I’m used to referring to them in inch pounds, with the work I’ve done with them.

Sorry I should have specified $100 per wheel was installation only. I provided the parts. Which ran me close to $800. Custom shocks/struts and springs.

How about the quick struts where they sell you the whole assembly and you just have to put it in? They are more expensive but might still be cheaper than the labor when the shop does it.

Strut replacement isn’t all that hard. But it is a bit dangerous and you need some tools.

  1. Unless you use Quick Struts, be very careful with that spring. If you remove the bolt on top of the strut while the spring is still tensioned or if the spring compressor breaks or slips, pieces are going to fly off at great velocity. I generally use three compressors just in case one breaks.

  2. Use jack stands. You can get away with changing tires with just a jack, but when replacing a strut you will have parts of your anatomy under the vehicle much of the time. If the vehicle decides to fall off the jack, you quite likely will not have time to get clear.

  3. Slightly Loosen – but do not remove!!! – the large bolt on top of the strut while the strut is still in the car. If you don’t do that, you will get the strut out of the car, get the spring compressed, then find that when you try to remove that nut that the nut and the strut shaft turn together. It is possible to get a pipe wrench, channel locks, etc onto the mirror smooth shaft to hold it at that point. But it isn’t easy.

  4. You will find the job far easier if you rent, buy or borrow an impact wrench. You will need to remove large bolts and nuts that are probably rusted in place. If you insist on using brute force, you will need a breaker bar and probably a three foot length of pipe to extend it – and that’s after soaking the hardware in penetrating oil. You may break the breaker bar instead of breaking the nut loose. I’ve done that.

I have a Branick 7200 strut spring compressor that I mount to my garage wall when I need it: It weighs about 100 lbs but it really gets the job done. It’s a little overkill for a home mechanic but I’ve done many struts over the years.

The biggest problem is the springs. I worked with a guy who did his own struts ONCE. When he came to work on Monday it looked like he was in a fight and LOST. The cheap spring compressor he bought let go and spent the spring flying…first off the wall then right in his face. Broke his nose and knocked out a couple teeth. He’d probably be dead if it hit him directly.

I’ve used the two piece set and other than the sheer inconvenience and enormous amount of time they take, they worked OK. If I were doing another, I’d get this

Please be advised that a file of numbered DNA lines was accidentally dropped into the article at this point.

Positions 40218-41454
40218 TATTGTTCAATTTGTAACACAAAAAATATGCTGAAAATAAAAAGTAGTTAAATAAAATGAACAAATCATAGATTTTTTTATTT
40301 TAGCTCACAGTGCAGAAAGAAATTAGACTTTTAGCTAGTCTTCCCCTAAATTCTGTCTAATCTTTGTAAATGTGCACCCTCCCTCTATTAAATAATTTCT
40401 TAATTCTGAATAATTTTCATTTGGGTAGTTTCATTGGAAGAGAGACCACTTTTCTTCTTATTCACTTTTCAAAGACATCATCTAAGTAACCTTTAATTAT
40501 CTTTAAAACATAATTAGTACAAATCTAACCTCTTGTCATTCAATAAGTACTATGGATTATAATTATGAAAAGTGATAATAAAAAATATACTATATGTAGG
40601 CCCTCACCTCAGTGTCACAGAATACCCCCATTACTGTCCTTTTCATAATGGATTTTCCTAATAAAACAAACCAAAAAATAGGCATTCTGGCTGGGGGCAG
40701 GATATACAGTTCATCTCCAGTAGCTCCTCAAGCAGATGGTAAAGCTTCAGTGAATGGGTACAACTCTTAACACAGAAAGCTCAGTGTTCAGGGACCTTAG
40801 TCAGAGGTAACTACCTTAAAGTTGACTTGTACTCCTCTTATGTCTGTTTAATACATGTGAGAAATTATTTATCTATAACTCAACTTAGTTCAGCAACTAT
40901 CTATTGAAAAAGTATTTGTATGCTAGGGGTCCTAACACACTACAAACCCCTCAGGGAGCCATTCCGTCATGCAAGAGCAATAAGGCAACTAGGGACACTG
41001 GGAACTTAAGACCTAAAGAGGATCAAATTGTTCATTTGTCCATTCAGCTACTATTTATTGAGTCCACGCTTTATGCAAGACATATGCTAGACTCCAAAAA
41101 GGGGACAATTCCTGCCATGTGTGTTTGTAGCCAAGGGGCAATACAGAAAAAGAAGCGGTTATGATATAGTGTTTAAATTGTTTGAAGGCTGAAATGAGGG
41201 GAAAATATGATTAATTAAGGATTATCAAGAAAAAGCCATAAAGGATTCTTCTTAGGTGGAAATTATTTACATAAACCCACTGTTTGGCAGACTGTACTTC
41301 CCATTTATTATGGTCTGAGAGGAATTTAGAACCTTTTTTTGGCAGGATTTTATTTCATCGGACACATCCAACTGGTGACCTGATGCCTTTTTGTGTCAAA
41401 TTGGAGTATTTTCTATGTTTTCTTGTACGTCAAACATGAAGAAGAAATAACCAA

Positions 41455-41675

If the VT means Vermont, you possibly spend a lot of time driving too fast on unpaved roads just like most rural Vermonters. If so, learning to do your own struts may make sense. You’ll likely be doing a number of them over the years. But if you decide to do that, invest in some decent tools – A good spring compressor, jack stands, and an impact wrench.

  1. You may be able to safely change tires with just a jack, but with struts you will be spending a number of hours with portions of your anatomy under your vehicle. If the miserable thing falls off the jack, it is likely to be a life altering experience. Use jack stands.

  2. As others have told you, those springs need to be taken seriously. They are designed to control the bouncing of a vehicle weighing several thousand pounds. They can kill or maim you if you take them out of the vehicle then suddenly release the tension on them through stupidity or misfortune. I’d consider using Quick-Struts which do not require spring compression instead.

  3. Struts are held on by big bolts and nuts that will probably be rusted in place. It is (usually) possible to get them off with a socket, breaker bar, and three foot pipe extension. You will bust fewer breaker bars and shear fewer bolts if you use an impact wrench. Professionals use air driven impact wrenches, but if you don’t have a decent air set up, you may prefer an electric unit.

  4. If you do go ahead with this and don’t/can’t use Quick Struts, it is a good idea to break the center bolt on the strut loose before you even raise the wheels off the ground. Do NOT remove it. Just loosen it then turn it back to mildly firm. If you wait until the strut is out of the car and the spring is compressed to try to break the bolt loose, you may find that it is extremely difficult to get it to start moving because turning it just spins the strut shaft. That shaft is mirror smooth and very difficult to grip on.